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Prof Stephen Moss
11-43 Bath Street
Tel: 020 7608 6973
Fax: 020 7608 4034
Prof Stephen Moss profile picture
  • Ashton Professor of Biomedical Research
  • Institute of Ophthalmology
  • Faculty of Brain Sciences

I hold the Norman Ashton Chair of Biomedical Research at the Institute of Ophthalmology, where for eight years I was head of the Division of Cell Biology. I my PhD from Heriot-Watt University in 1986, before moving to a research fellowship at the Imperial Cancer Research Fund (now CRUK) labs in central London where I developed an interest in the annexin protein family. In 1990 I took up a Lectureship in the Department of Physiology at University College London, progressing to a Readership in 1995 and then to a Chair in 2000 upon my move to the Institute. During the last 20 years my work on the annexin protein family has led me into such diverse areas as cardiovascular biology, inflammatory disease, cancer and diabetes. Landmarks in my research on this topic include cloning of the first annexin gene, and generation of the first annexin gene knock-out. This work, in conjunction with studies using mutant annexins and live cell imaging, have provided insight into the roles of these important proteins, in cell motility, stimulus-response coupling and programmed cell death.


Since moving to the Institute of Ophthalmology in 2000 to set up a new Division of Cell Biology my interest has shifted to the retinal cell biology, particularly with regard to the regulation of phagocytic function in the retinal pigment epithelium, and also the control of vascular endothelial cell growth and permeability. My research is funded by the MRC, BBSRC, BHF and GSK. I have served on the editorial boards of several journals, I am a member of many learned societies and I was a founding member of the International Society for Ocular Cell Biology. I am an ex-President of the European Calcium Society and I am currently Vice-Dean for Enterprise in the Faculty of Brain Sciences.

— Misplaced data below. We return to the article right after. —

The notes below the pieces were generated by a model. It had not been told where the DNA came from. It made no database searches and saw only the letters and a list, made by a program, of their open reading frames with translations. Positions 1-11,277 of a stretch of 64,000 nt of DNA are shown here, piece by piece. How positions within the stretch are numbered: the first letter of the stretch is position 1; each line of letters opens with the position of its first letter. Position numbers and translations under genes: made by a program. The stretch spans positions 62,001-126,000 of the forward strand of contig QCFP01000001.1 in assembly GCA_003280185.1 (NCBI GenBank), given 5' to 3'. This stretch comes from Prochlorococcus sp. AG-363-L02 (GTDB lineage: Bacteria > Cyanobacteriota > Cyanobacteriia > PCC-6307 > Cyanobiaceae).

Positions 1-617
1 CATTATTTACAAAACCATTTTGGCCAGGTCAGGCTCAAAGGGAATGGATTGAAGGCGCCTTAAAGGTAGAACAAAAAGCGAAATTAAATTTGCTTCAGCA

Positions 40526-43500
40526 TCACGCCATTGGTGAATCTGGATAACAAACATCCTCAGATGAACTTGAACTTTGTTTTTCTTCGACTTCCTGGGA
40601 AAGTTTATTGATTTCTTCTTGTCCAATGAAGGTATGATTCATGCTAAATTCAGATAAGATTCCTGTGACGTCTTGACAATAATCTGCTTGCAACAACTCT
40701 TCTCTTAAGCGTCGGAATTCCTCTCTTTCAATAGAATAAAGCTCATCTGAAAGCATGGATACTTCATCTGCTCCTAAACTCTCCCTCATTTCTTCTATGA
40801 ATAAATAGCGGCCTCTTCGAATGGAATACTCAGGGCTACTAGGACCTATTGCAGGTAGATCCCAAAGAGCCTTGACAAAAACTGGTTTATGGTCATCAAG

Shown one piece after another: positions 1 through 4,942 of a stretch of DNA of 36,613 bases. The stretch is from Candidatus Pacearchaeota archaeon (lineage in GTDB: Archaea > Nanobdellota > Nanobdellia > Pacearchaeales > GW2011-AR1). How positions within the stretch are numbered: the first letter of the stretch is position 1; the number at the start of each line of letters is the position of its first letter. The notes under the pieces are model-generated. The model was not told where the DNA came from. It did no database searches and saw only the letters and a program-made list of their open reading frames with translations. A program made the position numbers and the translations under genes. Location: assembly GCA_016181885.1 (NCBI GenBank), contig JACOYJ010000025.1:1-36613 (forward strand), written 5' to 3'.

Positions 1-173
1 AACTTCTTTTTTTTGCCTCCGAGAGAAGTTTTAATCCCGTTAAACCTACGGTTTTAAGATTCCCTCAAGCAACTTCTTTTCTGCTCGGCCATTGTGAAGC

Research Summary

For many years our lab focused on an investigation of proteins of the annexin family. Annexins are an evolutionarily conserved multigene family with multiple roles, and through this work we developed cell biological approaches to vesicle trafficking, phospholipid metabolism, actin dynamics, apoptosis and cell transformation (tumours). More recently the focus in the lab has switched to angiogenesis, and particularly the abnormal pathological angiogenesis that characterises the wet form of age-related macular disease (AMD), and proliferative diabetic retinopathy.

In a project co-directed with John Greenwood we undertook a gene expression analysis of abnormal blood vessels isolated from the retinas of four rodent models of retinal vascular disease. We found a set of genes conserved within these models, several of which were either of unknown function or previously had no known link to angiogenesis. So far we have begun investigations into three of these genes and have identified one, namely LRG1, as being a critical regulator of the angiogenic activity of TGFbeta. Work on LRG1 has led to us filing several patent applications in regard to its suitability as a target for anti-angiogenic therapies, and in funding obtained from the MRC we are currently developing a humanised blocking monoclonal antibody against LRG1 that we intend to take to a phase I/IIa clinical trial in 2016.

Other work in lab is aimed at understanding the roles of complement proteins and complement-mediated cell attack in the retinal pigment epithelium. This is highly relevant to AMD, where variants in several complement genes are linked to disease susceptibility.

01-MAR-2012 Vice-Dean Enterprise Faculty of Brain Sciences UCL Institute of Ophthalmology, United Kingdom
Academic Background
1986   Doctor of Philosophy Heriot-Watt University
1982   Higher National Certificate Napier University , Edinburgh
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